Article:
The section which gave place to Woolf’s most productive years elaborated not only on her novels from Mrs Dalloway to Flush but also on factors and people who served as stimulation for the writer. Photos of and a letter to Vita Sackville-West deserved central places in this room for the crucial role of the two authors’ relationship in Woolf’s most successful years. The extension of the London Underground aroused ambivalence in Woolf although she was well aware of its vital importance in the infrastructure of a modern city. For this reason she referred to it in many of her writings. The displayed drawing of Douglas MacPherson on the tube connections under Piccadilly Circus could have been the source of a soliloquy in the author’s novel The Waves which is considered as her greatest achievement in her quest of her own voice.



The final section, comprising the years between 1933 and 1941, contained such materials as Picasso’s Weeping Woman, a drawing which he had donated to the National Joint Committee for Spanish Relief and a poster which announced the painter’s London exhibition for the same cause. Among the patrons of the exhibition we can see Woolf’s name as well. The Spanish civil war changed the Bell family and Virginia Woolf’s life for ever, as her nephew, Julian, lost his life as an ambulance driver for the Spanish Medical Aid. The Gestapo’s Black Book or Special Search List from World War II was that document which caused the Woolfs’ plotting their suicide. This 144-page book with the names of 2820 prominent people to be arrested in case of a Nazi invasion of Britain, including Churchill and Bertrand Russell for example, lay in one of the cases opened at the Woolfs.  The well known two suicide notes written to Leonard Woolf and Vanessa Bell were among the last items displayed, as well as Woolf’s walking stick with which she walked to the River Ouse to her death.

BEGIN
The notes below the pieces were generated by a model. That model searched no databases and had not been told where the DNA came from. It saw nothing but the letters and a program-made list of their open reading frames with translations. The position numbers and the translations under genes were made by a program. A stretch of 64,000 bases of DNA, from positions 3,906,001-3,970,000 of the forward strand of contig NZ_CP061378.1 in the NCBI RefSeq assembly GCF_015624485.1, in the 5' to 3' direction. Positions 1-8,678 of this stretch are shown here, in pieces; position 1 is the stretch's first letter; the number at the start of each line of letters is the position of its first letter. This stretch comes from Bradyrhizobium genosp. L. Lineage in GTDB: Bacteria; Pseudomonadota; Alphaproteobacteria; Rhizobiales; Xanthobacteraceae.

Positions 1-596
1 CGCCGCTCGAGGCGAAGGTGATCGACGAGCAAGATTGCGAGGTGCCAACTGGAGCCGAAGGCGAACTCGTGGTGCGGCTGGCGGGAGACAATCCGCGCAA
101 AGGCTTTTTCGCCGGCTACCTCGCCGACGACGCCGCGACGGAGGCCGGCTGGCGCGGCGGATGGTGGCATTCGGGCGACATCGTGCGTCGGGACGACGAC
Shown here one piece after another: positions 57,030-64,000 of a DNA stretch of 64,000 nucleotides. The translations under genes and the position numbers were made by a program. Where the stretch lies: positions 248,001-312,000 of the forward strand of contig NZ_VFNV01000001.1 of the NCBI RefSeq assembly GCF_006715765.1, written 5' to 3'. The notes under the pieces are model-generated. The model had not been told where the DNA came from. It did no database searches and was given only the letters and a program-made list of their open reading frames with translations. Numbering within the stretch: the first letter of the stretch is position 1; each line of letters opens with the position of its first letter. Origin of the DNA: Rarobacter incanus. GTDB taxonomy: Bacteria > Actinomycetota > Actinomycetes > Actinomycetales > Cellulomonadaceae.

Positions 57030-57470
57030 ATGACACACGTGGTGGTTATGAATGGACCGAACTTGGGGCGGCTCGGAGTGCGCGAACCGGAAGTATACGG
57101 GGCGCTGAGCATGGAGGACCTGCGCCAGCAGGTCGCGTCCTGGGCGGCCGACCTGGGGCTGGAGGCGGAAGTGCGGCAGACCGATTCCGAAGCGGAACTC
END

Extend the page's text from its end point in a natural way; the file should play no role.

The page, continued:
Wonderfully fitted to the constraints of museum walls and cases, this exhibition offered a visual biography, a complex portrait of Virginia Woolf and the aspects that contributed to her multi-sided work. This highly educating, wide-ranging archive material which introduced most of the events and people whose influence shaped Woolf’s private and professional life at the heart of modernism, definitely got visitors closer to one of the most famous writers of the 20th century. After witnessing the huge mass of people laboriously examining the items, even in the last days of the show, it seems not too far-fetched to say that this collection begs to be taken on a global tour. If this will not happen, Spalding’s wonderful book may compensate all who missed the exhibition.

Virginia Woolf – Art, Life and Vision
National Portrait Gallery, London
10 July – 26 October 2014
Frances Spalding